Staring at ranking tables and draft projections will often skew your view of the NFL draft. They're fun reference materials and ways to organize your thoughts, but too often we see teams believe in a player that falls outside the scope of normal thinking. It happened with E.J. Manuel last year and Bruce Irvin before that, now it could the the Panthers who are charged with "reaching" if they take Cody Latimer at No. 28.
Up to this point Latimer has been seen as a possibility in the second round, but Carolina's interest seems to extend far beyond a second day pick. That's why it's important to break down the receiver from Indiana
What do we know?
It's unclear when the Panthers first became interested in Latimer. He was unable to attend the scouting combine in February due to a foot injury, but met with the organization in early April.
Alarm bells should be going off right now. Sure it's wholly possible Indiana was simply one stop in Proehl's tour of wide receivers, but when the director of college scouting is accompanying you -- there's fire, not just smoke. Couple that with a night and day of meetings with the receiver and it's clear there's definite interest.
The Panthers used one of their official meetings to bring Latimer to Charlotte on Tuesday, which almost assuredly means he fulfilled what Proehl and Gregory were looking for in that meeting.
Carolina has met with many of the draft's top receivers but it's Latimer who appears to be garnering the most attention. It could be that he's somewhat of a mystery, though the intrigue is likely linked to one of these three factors.
1. Size + Athleticism
Outside of Kelvin Benjamin (who's extremely raw) there aren't many receivers in this year's draft with a combination of size and speed. Prospects tend to fall into one camp or the other, with supporting claims needing to be made off film to justify why their deficiencies aren't there.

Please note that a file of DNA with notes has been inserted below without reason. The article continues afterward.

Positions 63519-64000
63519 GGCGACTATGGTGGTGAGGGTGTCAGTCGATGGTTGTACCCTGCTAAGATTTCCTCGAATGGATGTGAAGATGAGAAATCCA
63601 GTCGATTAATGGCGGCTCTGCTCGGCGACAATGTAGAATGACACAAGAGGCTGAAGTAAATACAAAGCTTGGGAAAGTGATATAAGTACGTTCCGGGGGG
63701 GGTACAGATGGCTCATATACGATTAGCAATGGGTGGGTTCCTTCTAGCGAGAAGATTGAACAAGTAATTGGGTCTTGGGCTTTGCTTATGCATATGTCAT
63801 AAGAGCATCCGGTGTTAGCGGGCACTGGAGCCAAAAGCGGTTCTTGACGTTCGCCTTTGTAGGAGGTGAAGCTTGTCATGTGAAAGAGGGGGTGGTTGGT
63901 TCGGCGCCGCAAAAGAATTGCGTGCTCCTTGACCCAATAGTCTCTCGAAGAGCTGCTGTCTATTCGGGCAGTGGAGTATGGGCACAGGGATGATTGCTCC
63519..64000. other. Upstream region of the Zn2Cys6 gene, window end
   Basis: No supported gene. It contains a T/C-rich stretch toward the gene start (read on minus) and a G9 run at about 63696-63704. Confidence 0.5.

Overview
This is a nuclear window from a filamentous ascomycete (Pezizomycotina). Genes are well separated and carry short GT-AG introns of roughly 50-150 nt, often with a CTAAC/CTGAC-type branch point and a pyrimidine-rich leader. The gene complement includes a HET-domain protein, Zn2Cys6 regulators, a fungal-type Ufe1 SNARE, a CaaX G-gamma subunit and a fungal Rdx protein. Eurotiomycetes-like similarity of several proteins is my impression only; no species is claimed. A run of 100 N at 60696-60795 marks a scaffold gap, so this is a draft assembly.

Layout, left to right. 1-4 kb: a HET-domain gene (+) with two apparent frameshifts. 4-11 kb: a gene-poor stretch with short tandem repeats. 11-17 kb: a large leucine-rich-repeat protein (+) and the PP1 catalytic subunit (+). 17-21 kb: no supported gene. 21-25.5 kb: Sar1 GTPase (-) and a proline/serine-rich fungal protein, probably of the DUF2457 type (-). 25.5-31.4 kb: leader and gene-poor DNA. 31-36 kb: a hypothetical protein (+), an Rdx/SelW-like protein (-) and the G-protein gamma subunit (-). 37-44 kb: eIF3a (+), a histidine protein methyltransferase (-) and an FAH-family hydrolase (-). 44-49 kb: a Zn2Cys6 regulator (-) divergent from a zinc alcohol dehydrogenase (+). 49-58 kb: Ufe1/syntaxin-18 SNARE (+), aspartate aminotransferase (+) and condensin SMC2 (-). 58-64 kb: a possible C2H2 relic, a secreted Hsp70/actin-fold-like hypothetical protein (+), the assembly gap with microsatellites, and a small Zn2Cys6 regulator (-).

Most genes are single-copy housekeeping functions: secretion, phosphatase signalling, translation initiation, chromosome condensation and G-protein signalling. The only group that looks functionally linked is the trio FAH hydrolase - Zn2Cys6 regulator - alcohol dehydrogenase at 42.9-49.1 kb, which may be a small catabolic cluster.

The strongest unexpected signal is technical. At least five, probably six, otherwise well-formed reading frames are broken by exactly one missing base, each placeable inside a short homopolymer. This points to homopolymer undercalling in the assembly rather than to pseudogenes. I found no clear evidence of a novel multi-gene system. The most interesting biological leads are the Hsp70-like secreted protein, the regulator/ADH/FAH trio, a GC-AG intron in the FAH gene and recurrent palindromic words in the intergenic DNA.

Latimer slots in perfectly at 6'3 and his 215 pound frame looks purpose built for the NFL. He's big, strong and can take a hit. He followed this up by running a 4.39 forty at Indiana's pro day and posted a 39" vertical -- both exceeded projections.
2. Latimer's problems are easily solved
I've often said that my personal approach to evaluating wide receivers is largely based on separation and how they get it. My philosophy is that receivers achieve this three ways: Size, speed and route running. Perform one of these at an elite level and you'll be an early draft pick, have two and you'll be a star.
Latimer doesn't jump off the screen in his film for two reasons: Firstly it's unclear if he has the top-end speed to gain separation that way, secondly his route running is a little sloppy. He tends to round out his cuts on short patterns, which will be eaten alive at the NFL level.
That said, Kawann Short never really leaped off the film either. Sure evaluating a receiver against a defensive tackle is dumb, but it's an example of how he was misused at Purdue and the Panthers saw that he could drop weight and become faster.
Proehl should be able to assist with the route running in short order, much the same way he did with Keenan Allen during the pre-draft process last year. If Latimer's speed is better indicated by his time at the Indiana Pro Day then he could become a rare player.
3. It's safe
Watching Latimer you see a guy who probably won't fail at the NFL level. Sure, he may wind up never being anything special -- but the bust potential is pretty low here. Obviously you want an elite top-level receiver if you spend an early pick, but at worst I see him being a mid-tier No. 2.
That's an enticing prospect for a team in dire need of sure things at receiver. The allure of swinging for the fences is strong, but often the picks that don't leap off the page tend to be the right ones.
So, where does he go?
This is the million dollar question. Personally, I don't see a guy who's going to last deep into the second round or even midway through the second round. Draft projections currently have him in the 2-3 round range, but upside and potential are high, paired with immediate impact.
The top level guys will likely go earlier, but as a complete receiver I put Latimer somewhere in the 5-7 range in prospect rankings. As far as I'm concerned it's hard to say Allen Robinson or Jordan Mathews are vastly better than Latimer in similar positions.
Ultimately this leads to the big question: "Could he be the No. 28 pick?"
That all depends on how much the Panthers believe in him, and right now the answer seems to be "a lot."